An integral part of our planning for clients we keep a close watch for new thresholds that affect pension plan contributions, Social Security taxation and Medicare premiums.
Listed below are the figures for 2011 which show that there have been no changes in retirement plan contribution limits for the 2011 tax year.
2011 Pension Plan Contributions
|401(k), 403 (b) and 457 Plans||No changes|
|Maximum annual contribution to 401 (k), 403 (b) and 457 Plans||$16,500|
|Catch-up contribution for those age 50 and over||$5,500|
|Max for those age 50 and over||$22,000|
|IRAs-Roth and Contributory||No changes|
|Maximum annual IRA Contribution||$5,000|
|Catch-up contribution for those age 50 and over||$1,000|
|Max for those age 50 and over||$6,000|
|SIMPLE (Employee Deferral)||No changes|
|Max for those age 50 and over||$14,000|
|SEP-IRA (No changes)||$49,000|
If you are covered by any of the above plans, and can maximize your contributions, we recommend that you visit with your employer’s Benefits Department and take full advantage of these tax-deferred savings.
There will be no cost-of-living adjustments in Social Security benefits in 2011 since there was virtually no increase in the Consumer Price Index (CPI-W) from the third quarter of 2008 (the last year COLA was determined) to the third quarter of 2010. Therefore, under existing law, there can be no COLA in 2011.
The age at which one can collect full benefits is also increasing. For those born in 1941, full retirement is age 65 years and 8 months; for those born in 1942, it’s 65 years and 10 months. For those born between 1943 and 1954, full retirement age is 66. For those born in the years 1955 to 1959 the basic retirement age is 66 plus additional months depending on birth year. Full retirement age will gradually increase to age 67 for those born in 1960 and later.
Please note: If you decide to delay the receipt of your Social Security benefits until after age 65, you should still apply for Medicare benefits within three months of your 65th birthday. If you wait, you may pay more for your Medicare Part B (medical insurance) and Medicare Part D (prescription drug) coverage.
Retirement earnings tests are imposed on individuals who are working and collecting Social Security benefits. The figures for 2011 remain unchanged from 2010. The maximum amount of earnings to still receive full benefits is as follows:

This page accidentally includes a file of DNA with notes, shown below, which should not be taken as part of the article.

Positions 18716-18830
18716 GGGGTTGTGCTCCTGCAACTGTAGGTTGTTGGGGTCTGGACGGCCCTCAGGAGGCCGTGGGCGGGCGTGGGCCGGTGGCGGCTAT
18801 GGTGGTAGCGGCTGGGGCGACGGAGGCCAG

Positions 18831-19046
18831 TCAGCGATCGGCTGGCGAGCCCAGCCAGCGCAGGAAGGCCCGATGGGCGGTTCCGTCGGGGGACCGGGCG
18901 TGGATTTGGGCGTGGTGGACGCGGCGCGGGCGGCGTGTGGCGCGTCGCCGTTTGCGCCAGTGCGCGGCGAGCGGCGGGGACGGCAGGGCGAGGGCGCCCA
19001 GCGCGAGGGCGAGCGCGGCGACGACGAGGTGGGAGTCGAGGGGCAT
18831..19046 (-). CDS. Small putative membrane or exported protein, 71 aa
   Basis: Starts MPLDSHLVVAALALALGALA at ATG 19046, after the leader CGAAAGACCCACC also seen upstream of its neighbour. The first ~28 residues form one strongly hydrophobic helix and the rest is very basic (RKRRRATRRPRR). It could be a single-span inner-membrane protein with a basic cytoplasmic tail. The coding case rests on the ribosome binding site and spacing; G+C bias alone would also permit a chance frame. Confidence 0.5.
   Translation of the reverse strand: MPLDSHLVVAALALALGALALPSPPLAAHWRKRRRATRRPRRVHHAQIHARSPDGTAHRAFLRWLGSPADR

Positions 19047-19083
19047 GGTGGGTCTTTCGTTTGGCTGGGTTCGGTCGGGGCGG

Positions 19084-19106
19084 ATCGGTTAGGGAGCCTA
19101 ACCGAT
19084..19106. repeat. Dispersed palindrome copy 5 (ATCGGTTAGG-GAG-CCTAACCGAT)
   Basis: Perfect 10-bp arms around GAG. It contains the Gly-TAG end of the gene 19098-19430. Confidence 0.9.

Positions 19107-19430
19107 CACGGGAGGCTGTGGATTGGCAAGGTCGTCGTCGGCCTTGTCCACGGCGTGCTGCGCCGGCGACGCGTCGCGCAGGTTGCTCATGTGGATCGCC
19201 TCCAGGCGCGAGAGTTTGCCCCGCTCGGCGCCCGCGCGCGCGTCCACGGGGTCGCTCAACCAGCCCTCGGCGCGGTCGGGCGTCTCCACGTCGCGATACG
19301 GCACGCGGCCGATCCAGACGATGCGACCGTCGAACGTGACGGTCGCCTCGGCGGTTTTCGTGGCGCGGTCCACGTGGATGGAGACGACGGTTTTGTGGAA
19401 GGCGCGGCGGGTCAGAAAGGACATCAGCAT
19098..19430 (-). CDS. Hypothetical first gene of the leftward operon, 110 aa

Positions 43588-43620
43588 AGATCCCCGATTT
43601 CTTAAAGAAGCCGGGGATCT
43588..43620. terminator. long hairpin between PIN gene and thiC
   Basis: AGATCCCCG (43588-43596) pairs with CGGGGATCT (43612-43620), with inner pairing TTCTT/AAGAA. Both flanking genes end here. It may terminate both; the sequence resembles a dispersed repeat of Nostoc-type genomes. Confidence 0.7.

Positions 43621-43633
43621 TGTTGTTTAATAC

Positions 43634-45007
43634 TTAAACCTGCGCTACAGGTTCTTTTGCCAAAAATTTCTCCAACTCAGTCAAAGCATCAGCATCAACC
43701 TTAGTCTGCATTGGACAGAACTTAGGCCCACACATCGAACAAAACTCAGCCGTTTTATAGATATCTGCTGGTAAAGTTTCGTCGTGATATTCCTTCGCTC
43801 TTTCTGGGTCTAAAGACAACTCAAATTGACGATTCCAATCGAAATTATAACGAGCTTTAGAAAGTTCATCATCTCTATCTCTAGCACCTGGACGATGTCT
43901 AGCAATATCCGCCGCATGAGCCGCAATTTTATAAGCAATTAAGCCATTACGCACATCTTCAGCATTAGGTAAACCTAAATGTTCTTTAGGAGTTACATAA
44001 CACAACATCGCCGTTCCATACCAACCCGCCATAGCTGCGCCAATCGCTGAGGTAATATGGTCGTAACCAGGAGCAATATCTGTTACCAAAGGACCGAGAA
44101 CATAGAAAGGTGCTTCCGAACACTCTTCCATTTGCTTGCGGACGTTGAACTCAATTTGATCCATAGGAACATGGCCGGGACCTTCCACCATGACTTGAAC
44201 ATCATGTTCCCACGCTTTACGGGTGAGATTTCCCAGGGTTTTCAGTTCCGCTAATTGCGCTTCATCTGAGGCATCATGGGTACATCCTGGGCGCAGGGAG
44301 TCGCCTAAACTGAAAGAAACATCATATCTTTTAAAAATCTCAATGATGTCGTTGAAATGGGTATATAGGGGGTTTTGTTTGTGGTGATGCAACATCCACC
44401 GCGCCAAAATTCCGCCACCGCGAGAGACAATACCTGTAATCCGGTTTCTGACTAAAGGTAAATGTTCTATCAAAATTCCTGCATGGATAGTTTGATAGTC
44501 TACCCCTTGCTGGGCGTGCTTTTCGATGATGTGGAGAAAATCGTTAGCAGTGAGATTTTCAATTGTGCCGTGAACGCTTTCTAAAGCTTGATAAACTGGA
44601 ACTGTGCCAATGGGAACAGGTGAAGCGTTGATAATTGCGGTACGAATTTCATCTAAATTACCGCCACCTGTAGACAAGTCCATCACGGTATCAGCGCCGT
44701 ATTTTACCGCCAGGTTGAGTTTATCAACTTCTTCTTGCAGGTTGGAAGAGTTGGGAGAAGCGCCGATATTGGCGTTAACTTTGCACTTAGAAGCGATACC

1) Full retirement age: No limit on earnings
2) Year full retirement age is reached: The earnings limit is $37,680. For every dollar earned over this threshold, $1 in benefits will be withheld (or taxed) for every $3 you earn above that amount.
3) If you are under full retirement age, your earnings limit is $14,160. One dollar in benefits will be withheld (or taxed) for every $2 earned in excess of the threshold.
Part B Medicare premiums (medical insurance) have been revised for 2011. Most beneficiaries who currently have the Social Security Administration (SSA) withhold their Part B premiums and have incomes of $85,000 or less ($170,000 for joint filers) will not see an increase in their Part B premium for 2011. It will remain $96.40 if you had SSA withhold the Part B premium in 2009 and $110.50 if the beneficiary was new in 2010 and had SSA withhold Part B. For all others (new recipients) the standard Medicare Part B monthly premium will be $115.40, which is a 4.4% increase over the 2010 premium.
Below is a table showing premiums relative to modified adjusted gross income (MAGI). Note that fewer than 5% of those on Medicare are affected by higher premiums.
|MAGI Rangefor single taxpayer||MAGI Rangefor couples filing jointly||Part B Cost|
|$85,000 or less||$170,000 or less||$115.40|
|Above $214,000||Above $428,000||$369.10|
As always, if you have any questions regarding your financial planning, please do not hesitate to give us a call. We’ll be happy to help you.